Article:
For global machine and panel builders looking to sell their equipment into North America, language, cultural and geographic barriers can be the least of their worries. Instead, the bigger challenge is often complying with local standards and codes.
Electrical standards impact every stage of a machine’s lifecycle, from specification and design to development, installation and operation. Building compliant machinery and control panels for North American end users requires understanding the relevant electrical codes and standards, as well as staying informed about emerging changes.
Machine and panel builders serving the North American market should consider these four steps:
1. Understand Key Standards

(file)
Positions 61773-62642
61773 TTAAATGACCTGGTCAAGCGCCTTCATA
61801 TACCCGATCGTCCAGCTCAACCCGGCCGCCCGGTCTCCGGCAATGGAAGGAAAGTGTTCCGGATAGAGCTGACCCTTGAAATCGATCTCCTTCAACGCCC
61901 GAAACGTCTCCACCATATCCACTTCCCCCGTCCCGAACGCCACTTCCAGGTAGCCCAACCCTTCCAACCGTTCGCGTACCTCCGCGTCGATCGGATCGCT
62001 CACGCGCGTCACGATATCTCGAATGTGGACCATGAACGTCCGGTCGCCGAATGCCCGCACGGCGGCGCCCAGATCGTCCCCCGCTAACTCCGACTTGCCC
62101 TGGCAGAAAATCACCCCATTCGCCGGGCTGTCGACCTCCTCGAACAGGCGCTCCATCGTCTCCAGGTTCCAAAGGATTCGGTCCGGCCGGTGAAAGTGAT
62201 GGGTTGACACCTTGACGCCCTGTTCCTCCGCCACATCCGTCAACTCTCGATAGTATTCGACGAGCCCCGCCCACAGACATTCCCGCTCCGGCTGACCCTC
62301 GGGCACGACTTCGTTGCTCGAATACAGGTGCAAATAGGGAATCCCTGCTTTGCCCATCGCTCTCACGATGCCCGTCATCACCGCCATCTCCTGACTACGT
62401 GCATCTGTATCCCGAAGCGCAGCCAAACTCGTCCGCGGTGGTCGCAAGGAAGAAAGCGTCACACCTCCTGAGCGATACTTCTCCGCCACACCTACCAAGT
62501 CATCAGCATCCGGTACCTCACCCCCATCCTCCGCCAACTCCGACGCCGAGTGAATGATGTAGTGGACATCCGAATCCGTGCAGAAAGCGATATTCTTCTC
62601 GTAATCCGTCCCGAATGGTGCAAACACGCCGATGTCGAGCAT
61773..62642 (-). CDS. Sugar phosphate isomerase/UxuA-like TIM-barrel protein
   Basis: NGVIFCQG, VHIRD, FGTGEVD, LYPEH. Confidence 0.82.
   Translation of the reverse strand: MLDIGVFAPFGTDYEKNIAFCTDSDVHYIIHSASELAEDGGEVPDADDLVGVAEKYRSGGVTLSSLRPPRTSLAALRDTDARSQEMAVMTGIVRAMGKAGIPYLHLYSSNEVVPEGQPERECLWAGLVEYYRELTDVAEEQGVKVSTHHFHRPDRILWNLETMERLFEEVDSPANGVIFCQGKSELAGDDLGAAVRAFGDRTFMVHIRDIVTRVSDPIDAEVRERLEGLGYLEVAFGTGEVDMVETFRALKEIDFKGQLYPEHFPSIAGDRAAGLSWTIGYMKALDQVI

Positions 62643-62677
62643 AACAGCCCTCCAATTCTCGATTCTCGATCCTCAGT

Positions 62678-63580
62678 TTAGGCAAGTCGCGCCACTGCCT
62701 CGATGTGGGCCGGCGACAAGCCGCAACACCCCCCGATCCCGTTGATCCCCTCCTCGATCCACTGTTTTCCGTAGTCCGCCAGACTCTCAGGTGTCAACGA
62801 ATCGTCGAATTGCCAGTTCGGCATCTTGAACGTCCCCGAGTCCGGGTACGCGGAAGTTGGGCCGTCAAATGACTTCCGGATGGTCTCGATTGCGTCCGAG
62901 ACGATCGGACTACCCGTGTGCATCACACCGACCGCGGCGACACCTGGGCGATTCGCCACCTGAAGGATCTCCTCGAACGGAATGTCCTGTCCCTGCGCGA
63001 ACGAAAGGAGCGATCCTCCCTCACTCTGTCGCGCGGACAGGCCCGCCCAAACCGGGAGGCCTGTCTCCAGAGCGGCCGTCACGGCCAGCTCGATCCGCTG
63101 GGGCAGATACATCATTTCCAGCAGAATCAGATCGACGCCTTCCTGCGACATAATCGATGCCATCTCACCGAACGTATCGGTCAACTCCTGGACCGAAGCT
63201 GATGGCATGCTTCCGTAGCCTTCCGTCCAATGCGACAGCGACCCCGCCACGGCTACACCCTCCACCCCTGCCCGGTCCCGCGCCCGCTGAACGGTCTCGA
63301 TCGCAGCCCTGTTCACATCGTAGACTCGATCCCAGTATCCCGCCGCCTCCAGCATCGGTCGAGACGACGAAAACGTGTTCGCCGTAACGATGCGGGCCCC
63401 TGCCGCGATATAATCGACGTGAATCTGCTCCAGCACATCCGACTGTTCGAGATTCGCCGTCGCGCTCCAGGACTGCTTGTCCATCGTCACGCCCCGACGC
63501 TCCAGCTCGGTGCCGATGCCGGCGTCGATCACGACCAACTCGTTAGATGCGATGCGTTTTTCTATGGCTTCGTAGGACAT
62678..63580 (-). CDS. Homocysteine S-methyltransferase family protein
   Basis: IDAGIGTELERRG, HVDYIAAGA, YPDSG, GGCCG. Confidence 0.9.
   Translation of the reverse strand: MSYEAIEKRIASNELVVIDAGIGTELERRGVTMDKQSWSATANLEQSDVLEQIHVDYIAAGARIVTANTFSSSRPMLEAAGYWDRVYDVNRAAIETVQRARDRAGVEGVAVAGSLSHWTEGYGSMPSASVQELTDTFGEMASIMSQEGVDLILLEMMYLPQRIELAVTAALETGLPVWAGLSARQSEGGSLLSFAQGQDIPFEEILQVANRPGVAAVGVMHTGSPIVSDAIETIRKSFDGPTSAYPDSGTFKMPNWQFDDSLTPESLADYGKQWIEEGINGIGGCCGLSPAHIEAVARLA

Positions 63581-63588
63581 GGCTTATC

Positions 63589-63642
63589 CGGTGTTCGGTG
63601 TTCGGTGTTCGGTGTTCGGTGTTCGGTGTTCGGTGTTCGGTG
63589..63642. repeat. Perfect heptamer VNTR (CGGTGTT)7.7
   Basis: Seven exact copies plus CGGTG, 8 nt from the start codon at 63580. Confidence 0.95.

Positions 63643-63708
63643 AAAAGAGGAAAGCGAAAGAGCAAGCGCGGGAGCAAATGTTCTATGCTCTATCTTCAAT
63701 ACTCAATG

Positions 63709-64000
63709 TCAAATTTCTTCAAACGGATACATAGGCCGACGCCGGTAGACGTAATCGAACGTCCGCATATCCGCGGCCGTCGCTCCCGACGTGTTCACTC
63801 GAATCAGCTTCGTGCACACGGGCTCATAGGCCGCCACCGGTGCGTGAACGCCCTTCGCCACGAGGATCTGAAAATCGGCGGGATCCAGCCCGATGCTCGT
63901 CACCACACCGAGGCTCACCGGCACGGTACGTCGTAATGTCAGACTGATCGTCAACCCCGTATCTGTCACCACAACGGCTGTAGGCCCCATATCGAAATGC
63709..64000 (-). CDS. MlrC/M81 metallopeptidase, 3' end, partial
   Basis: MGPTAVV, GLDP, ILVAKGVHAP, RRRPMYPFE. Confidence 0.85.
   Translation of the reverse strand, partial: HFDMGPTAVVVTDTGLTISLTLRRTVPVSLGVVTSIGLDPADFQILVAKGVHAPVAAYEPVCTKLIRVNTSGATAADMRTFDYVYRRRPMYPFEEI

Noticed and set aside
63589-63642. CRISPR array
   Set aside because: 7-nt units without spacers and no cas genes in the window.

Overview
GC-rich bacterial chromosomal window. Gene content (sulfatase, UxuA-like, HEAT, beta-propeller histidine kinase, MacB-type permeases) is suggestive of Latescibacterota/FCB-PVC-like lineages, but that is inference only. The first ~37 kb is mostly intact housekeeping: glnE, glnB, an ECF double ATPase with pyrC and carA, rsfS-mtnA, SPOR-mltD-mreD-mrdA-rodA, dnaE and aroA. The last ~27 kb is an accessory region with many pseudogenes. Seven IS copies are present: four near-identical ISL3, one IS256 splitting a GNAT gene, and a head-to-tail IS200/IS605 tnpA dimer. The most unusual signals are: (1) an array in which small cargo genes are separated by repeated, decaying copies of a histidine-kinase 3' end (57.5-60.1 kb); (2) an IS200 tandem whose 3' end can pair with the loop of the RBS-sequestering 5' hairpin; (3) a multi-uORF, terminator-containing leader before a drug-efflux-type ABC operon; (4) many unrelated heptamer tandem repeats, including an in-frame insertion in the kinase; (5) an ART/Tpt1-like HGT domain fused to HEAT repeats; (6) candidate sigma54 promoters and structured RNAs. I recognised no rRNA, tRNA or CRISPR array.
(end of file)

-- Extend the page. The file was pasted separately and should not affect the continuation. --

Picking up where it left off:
Some North American electrical standards have been evolving to harmonize with global standards for more than a decade. However, much work remains as the two sets of standards still have a number of differences.
Understanding key North American standards is critical. The three standards that every machine or panel builder should be familiar with include:
UL 508A, Standard for Safety for Industrial Control Panels: It applies to general and special-use panels, including requirements to comply with NFPA 79. There is no exact, equivalent European counterpart to UL 508A. Although EN/IEC 61439-1 and EN/IEC 60204-1 have similar requirements, there are key differences between these standards. For example, the European and North American standards use different methodologies for determining a system’s short-circuit current rating (SCCR), and the scope of coverage is slightly different.